Wildfires and smoke alerts highlight interconnectedness of global community

A man runs in front of the sun rising over the lower Manhattan skyline in Jersey City, N.J., on June 8. Intense Canadian wildfires are blanketing the northeastern U.S.

A man runs in front of the sun rising over the lower Manhattan skyline in Jersey City, N.J., on June 8. Intense Canadian wildfires are blanketing the northeastern U.S. in a dystopian haze, turning the air acrid, the sky yellowish gray and prompting warnings for vulnerable populations to stay inside. (AP/Seth Wenig)

I find the commemoration of Holy Trinity Sunday insightful. I am moved by the awareness that our God is one of mutual relationships. I am not a theologian and will not attempt to explain the consubstantial relationship of our triune God. I am, however, a believer that we are invited to participate in a relationship with our God and experience God's creation and love with each other.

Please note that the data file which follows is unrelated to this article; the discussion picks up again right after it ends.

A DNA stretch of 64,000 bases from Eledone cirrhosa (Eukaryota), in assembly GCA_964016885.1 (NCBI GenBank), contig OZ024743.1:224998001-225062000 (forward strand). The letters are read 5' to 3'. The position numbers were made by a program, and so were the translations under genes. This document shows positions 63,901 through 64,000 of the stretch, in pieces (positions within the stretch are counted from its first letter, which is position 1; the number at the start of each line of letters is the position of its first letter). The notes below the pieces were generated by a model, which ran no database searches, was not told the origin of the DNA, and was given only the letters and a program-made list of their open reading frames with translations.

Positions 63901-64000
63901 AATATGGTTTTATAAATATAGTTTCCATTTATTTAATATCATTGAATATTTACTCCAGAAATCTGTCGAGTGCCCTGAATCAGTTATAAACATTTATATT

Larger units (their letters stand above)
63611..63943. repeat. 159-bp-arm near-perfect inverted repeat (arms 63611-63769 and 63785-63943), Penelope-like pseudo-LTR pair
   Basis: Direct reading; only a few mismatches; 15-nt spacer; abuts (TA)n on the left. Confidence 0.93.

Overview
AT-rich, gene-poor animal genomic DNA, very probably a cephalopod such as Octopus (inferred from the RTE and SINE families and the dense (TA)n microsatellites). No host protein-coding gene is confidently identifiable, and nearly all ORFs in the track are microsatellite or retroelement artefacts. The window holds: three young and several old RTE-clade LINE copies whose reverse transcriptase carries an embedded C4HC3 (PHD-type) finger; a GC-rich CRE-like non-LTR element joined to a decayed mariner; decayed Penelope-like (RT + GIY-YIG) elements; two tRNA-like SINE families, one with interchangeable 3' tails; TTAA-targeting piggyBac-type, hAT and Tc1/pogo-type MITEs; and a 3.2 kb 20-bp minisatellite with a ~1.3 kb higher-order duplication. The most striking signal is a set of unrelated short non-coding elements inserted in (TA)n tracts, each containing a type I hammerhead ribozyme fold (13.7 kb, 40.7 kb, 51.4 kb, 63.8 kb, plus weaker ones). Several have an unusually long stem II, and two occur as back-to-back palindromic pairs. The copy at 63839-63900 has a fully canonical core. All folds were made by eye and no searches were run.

My formation in religious life and as a Dominican Sister of Peace highlighted the importance of community and how our mutuality allows us to share in communion with God. Living in a religious community, we are dependent on each other. I am aware that my actions and contributions can empower or harm my community — and vice versa. The invitation to live in a relationship of solidarity allows me access to the presence of God. Yes, there are times when my sisters/co-workers annoy me, and I am certain that there are times when I annoy them. At times of tension and eye-rolling, we are invited to see God's invitation and engage in conversation with curiosity. 

In recent years, my awareness of my community began to extend beyond my house, neighborhood, and congregation. I — along with you — are members of our global community. I am in awe of the opportunity to experience God in creation and to celebrate God’s love in our beautiful and diverse common home. 

My awareness of my global citizenship was heightened by Pope Francis' 2015 encyclical Laudato Si'. Before reading the encyclical, I was not aware of our profound connectivity and interdependence. Pope Francis reminds us that